The Rovigo Ermine Turkey – An Italian Inspired Thanksgiving

turkey-featherPart of our Italian family is from the Veneto and although Thanksgiving is not an Italian holiday I can imagine that, if it was, the Rovigno Ermine turkey would be at the center of the table. Tacchino, turkey in Italian, is eaten in Italy but it’s not prepared nor sold the same as in the US. I did have an excellent turkey dish in Emilia at a cooking lesson with my friend Rita made with a rolled turkey breast but a traditional Thanksgivingesque turkey is most likely only to be found on an American expat November holiday table.

rovigoThe Rovigo Ermine turkey (Ermellinato di Rovigo) came into being in 1958, a result of a cross of local birds to the American Narraganset. It differs from the Italian Common Bronze turkey (Comune Bronzato) by its flesh-colored legs, white skin, and ermine color. Although very rustic, the color and design of the bird make it more stately and unique. Well-imagined as stuffed, displayed, feathers and all at a a medieval banquet. Our intention would be little less dramatic and our presentation more in keeping with the traditional Thanksgiving bird. Trussed, stuffed, dressed and served with the usual side dishes but with a decidedly Italian twist.

Sweet potatoes and pumpkin replaced with Marina di Chioggia, chioggia-sea-pumpkinthe sea pumpkin of Chioggia near Venice, a bumpy, misshapen Italian heritage cultivare of pumpkin with yellow orange flesh and a fantastic taste that lends itself to many preparations. Cranberry sauce morphed into an Italian mostarda (recipe below) and brussel sprouts roasted with prosciutto and balsamic. Parmigiano Reggiano mashed potatoes piped Duchesse style, in homage to Caterina de’Medici, the great granddaughter of Lorenzo the Magnificent whose marriage to King Henry ll brought Tuscan food customs to the tables of France.

All brought together with family and friends and the belief that preparing a well-laid table to share and enjoy with your family and friends in a relaxed and tranquil manner is a lost pleasure that must be found again and a reason to be thankful.

Amarena Cranberry Mostarda (Serves 6-8)

12 ounces fresh cranberries
1/4 cup yellow onion, minced
1 cup light brown sugar
1/2 cup Morello Austera Wild Cherry Jam
1/2 cup Maletti aged balsamic vinegar
1/4 cup dried sour cherries
2 tablespoons fresh ginger, finely minced
1 tablespoon freshly squeezed lemon juice
1 teaspoon yellow mustard seeds
1/2 teaspoon coarse salt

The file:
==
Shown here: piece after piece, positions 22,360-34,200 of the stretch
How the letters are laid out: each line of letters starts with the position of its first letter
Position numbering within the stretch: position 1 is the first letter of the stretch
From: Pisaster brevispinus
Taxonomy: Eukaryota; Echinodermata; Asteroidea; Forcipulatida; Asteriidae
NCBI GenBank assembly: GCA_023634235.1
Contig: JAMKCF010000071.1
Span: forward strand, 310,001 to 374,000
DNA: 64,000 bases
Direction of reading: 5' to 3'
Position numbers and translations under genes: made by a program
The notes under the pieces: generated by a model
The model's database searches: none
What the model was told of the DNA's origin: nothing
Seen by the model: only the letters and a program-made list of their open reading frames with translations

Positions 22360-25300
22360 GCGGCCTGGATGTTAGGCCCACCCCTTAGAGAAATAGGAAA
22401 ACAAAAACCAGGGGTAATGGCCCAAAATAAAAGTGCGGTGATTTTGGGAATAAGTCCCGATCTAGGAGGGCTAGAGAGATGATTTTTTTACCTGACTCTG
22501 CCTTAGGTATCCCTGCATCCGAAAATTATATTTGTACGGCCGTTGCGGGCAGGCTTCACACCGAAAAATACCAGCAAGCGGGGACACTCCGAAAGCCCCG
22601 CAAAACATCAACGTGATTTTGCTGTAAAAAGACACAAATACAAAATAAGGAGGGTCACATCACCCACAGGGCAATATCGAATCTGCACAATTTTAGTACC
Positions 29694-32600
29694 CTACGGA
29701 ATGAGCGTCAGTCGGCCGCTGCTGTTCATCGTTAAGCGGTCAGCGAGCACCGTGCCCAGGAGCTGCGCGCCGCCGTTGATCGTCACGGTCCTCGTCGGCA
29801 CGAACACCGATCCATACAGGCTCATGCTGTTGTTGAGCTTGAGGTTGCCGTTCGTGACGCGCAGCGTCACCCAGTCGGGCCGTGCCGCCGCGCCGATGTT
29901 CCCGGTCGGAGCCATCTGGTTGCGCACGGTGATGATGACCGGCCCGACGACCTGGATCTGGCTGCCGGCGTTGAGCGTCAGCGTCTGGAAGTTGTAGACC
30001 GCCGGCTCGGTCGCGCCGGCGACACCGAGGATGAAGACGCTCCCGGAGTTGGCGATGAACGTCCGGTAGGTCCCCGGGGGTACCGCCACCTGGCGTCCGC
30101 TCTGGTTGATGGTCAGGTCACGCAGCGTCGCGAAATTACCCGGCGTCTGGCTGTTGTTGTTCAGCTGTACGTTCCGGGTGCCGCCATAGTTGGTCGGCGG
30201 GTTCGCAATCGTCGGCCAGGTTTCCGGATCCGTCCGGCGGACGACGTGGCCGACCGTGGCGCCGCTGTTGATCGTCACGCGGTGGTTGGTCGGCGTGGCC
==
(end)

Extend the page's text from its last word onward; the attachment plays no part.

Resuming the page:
1/2 teaspoon ground cinnamon
1/2 teaspoon red pepper flakes
1/8 teaspoon ground cloves
1 teaspoon fresh marjoram, finely minced

Add all the ingredients, with the exception of the fresh thyme, to a heavy bottomed pan and bring to a boil. Lower the heat to bring the mix to a simmer, and cook for 20-25 minutes, stirring occassionally, until thickens. Remove from the heat, stir in the fresh marjoram and let cool slightly before serving.

from CosituttiMarketPlace

The Melons of Mantua

Mostarda (mostarda di frutta) is a classic Northern Italian fruit condiment with a healthy kick from mustard.  Not the yellow stuff in the squeeze bottle but fruit preserved in syrup spiced with powdered mustard seed or oil of mustard essence. Sometimes referred to as fruit mustard, the agrodolce flavor of mostarda has been a favorite of cooks since ancient times. The oldest recipe for Mostarda Mantovana was published in the 14th century and is still the basis for many modern recipes. Caterina de’ Medici carried a jar of mostarda in her dowry trunk when she left Italy to marry the king of France’s son in 1533. Pears and apples, grape must and figs, quinces, pears; almost any local seasonal fruit can be used to make mostarda.  Cremona and Mantua (Mantova) are known for their production of mostarda which enhances foods from tortelli to bollito misto.

The Viadana melons of Mantua, grown near the border with Parma, have particular characteristics of the land that create a melon that is fragrant, tender and sweet. The deep orange colored flesh, firm smooth skin and an intense aroma are perfect for the making of a mostarda.

white watermenlon
Anguria Bianca

Another typical product of Mantua is the Anguria Bianca (white watermelon), also known as the lemon verbena pumpkin, a melon with an herbal note that is truly unique. Grown on the fertile Padana plain, the white watermelon makes a sweet savory mostarda with a jewel like quality that the Renaissance court of the Gonzaga favored. Gonzaga documents testify to its presence at the table of the Lords of Mantua.  Made as a luxury by “speziali” (chemists) it was prepared as a delicacy and preserved in “albarelli“, earthenware or glass vases used for pharmacy preparations.